Keywords: e-learning, communities of practice, collaboration, design for learning, JISC, case study

 

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Journal Article

Investigating a Nigerian XXL‑Cohort Wiki‑Learning Experience: Observation, Feedback and Reflection  pp191-202

Peter Aborisade

© Dec 2009 Volume 7 Issue 3, Special ICEL 2009 Issue, Editor: Florin Salajan and Avi Hyman, pp191 - 316

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Abstract

A regular feature of the Nigerian tertiary education context is large numbers of students crammed into small classrooms or lecture theatres. This context had long begged for the creation of innovative learning spaces and adoption of engaging pedagogies. Recourse to technology support and experimenting with the WIKI as a learning tool at the Federal University of Technology, Akure (FUTA), Nigeria gave us an insight into the benefits and challenges of the set‑up and use of new knowledge technologies in our technology‑poor context. This paper reports an experiment in an extra‑large (XXL) class of freshmen (2000+) on a module of second language project writing using the WIKI. The paper emphasises the unique advantages of the WIKI in a large blended learning class and the affordances for socio‑cultural and collaborative learning experience. In creating new learning teams and forging collaboration among learners leveraging one another's abilities, the wiki experience extended the 'classroom' beyond the physical space, engaged students in interactional communication in the second language, encouraged negotiation of meaning, and challenged learners in finding their 'solutions' to real life problems around them, aside from acquisition of hands‑on digital literacy. The paper reports on how learners experienced and participated in learning on a technology supported module. Data for the investigation and evaluation of students' learning experiences were collected using teacher observation of team formation and collaboration on activities offline and tracked students' logs, footprints and activities on group pages online; students' feedback on the end‑of‑course learners' evaluation forms; and their reflections as gleaned from their comments, encouraged and freely made continually by many from inception through to the end of the course, on the front page of our wiki. The report employs both qualitative and quantitative parameters. Results indicated a large number of students felt satisfied that the learning experience, though difficult, was worth their while; it opened up new vistas to the world; it got them working and learning to collaborate in groups; they developed a level of autonomy they would like to keep, and would like more of their courses supported by technology and thought the medium offered hope for the future, as it opened up new vistas in their learning.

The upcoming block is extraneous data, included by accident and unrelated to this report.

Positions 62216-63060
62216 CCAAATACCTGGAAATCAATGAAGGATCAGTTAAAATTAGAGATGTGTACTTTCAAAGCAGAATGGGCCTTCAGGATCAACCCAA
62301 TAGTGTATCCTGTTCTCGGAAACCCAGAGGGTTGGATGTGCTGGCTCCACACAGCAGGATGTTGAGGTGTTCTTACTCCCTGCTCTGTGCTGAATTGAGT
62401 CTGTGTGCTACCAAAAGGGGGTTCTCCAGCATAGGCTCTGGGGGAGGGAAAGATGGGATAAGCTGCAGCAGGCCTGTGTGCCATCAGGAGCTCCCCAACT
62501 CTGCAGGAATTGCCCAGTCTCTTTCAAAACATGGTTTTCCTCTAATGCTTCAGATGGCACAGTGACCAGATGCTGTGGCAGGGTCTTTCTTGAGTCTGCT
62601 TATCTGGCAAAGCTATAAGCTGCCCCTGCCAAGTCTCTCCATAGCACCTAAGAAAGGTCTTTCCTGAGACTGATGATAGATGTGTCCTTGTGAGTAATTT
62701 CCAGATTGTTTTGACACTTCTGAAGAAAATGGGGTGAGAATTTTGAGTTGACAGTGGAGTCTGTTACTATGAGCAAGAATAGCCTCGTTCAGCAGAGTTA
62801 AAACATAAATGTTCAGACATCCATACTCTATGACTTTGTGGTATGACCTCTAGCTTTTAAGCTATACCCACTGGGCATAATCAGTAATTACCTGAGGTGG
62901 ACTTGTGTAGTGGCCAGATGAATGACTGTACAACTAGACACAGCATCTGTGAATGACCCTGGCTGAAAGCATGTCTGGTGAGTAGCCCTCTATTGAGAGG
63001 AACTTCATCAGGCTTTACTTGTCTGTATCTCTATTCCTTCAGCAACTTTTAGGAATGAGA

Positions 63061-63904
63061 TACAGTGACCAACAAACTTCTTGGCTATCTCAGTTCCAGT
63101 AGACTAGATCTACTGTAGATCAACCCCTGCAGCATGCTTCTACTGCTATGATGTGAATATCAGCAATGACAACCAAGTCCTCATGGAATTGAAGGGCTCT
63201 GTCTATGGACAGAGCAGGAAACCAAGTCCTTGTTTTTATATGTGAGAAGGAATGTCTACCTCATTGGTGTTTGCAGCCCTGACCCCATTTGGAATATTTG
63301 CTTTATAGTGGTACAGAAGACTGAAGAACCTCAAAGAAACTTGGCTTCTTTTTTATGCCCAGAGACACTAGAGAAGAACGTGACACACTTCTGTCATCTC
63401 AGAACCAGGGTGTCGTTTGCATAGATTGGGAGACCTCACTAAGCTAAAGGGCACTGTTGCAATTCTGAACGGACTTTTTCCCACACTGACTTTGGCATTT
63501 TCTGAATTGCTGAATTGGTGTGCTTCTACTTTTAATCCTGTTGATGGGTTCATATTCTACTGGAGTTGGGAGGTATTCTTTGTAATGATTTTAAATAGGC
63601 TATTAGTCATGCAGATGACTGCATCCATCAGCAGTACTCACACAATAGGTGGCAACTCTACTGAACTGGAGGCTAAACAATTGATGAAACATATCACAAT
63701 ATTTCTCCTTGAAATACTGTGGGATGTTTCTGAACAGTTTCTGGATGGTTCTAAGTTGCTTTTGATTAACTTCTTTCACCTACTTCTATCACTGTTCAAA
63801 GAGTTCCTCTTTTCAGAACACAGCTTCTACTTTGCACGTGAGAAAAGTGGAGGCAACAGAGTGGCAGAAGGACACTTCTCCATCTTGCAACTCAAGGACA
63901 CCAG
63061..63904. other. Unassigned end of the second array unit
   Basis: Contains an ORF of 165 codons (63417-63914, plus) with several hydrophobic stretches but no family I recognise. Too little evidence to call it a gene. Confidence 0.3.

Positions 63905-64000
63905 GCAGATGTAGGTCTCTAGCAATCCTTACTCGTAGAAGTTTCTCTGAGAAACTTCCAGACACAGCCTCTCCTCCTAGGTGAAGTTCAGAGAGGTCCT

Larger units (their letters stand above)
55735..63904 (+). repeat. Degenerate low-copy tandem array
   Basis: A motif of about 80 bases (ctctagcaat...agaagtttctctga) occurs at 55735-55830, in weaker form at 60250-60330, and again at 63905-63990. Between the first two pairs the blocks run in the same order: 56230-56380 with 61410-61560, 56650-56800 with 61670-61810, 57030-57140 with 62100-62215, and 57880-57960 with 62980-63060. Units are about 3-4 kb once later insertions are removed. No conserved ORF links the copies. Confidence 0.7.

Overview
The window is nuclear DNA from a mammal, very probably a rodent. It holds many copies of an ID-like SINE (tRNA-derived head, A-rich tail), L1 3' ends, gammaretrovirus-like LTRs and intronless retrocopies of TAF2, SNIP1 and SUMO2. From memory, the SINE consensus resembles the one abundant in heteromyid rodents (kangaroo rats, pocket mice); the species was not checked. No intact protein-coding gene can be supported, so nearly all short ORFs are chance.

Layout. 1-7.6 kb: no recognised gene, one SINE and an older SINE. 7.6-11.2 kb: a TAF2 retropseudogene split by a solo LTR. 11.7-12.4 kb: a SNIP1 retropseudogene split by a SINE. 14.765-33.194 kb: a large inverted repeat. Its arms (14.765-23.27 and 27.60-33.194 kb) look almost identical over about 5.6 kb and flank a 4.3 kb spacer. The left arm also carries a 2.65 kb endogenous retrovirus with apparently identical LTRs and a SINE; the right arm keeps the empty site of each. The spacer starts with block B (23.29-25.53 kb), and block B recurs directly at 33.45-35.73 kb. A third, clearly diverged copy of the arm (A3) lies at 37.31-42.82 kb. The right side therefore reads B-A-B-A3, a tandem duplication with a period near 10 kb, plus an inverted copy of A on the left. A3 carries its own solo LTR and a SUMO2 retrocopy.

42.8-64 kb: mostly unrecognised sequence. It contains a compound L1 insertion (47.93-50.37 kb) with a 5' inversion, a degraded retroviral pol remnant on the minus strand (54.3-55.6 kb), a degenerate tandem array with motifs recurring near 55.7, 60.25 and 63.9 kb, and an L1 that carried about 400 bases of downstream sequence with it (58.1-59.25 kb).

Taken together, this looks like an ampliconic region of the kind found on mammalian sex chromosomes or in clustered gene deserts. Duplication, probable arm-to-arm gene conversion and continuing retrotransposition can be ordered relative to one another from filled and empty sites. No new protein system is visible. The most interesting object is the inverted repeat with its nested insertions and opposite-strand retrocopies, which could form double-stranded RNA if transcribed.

Keywords: large classes, Wiki, e-learning, learning experience, interaction, collaboration, team work

 

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Journal Article

Implications of the Social Web Environment for User Story Education  pp44-59

Terrill Fancott, Pankaj Kamthan, Nazlie Shahmir

© Mar 2012 Volume 10 Issue 1, ICEL 2011, Editor: Philip Balcean, pp1 - 158

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Abstract

In recent years, user stories have emerged in academia, as well as industry, as a notable approach for expressing user requirements of interactive software systems that are developed using agile methodologies. There are social aspects inherent to software development, in general, and user stories, in particular. This paper presents directions and means for incorporating the Social Web environment in user story education. In doing so, it proposes a methodology, SW4USE, for such integration. SW4USE consists of a user story process model, USPM, and Social Web technologies/applications that can contribute to the execution of the steps of USPM. A collection of scenarios of use, for both teachers in their classroom lectures and students in their team‑based course projects, are presented, and potential learning outcomes are given. The ephemeral and essential challenges in the realization of SW4USE, particularly those related to quality, are highlighted.

 

Keywords: agile methodology, collaboration, dissemination, process model, user requirement, Web 2.0

 

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Journal Article

Collaboration Creation: Lessons Learned From Establishing an Online Professional Learning Community  pp60-75

Colin Gray, Keith Smyth

© Mar 2012 Volume 10 Issue 1, ICEL 2011, Editor: Philip Balcean, pp1 - 158

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Abstract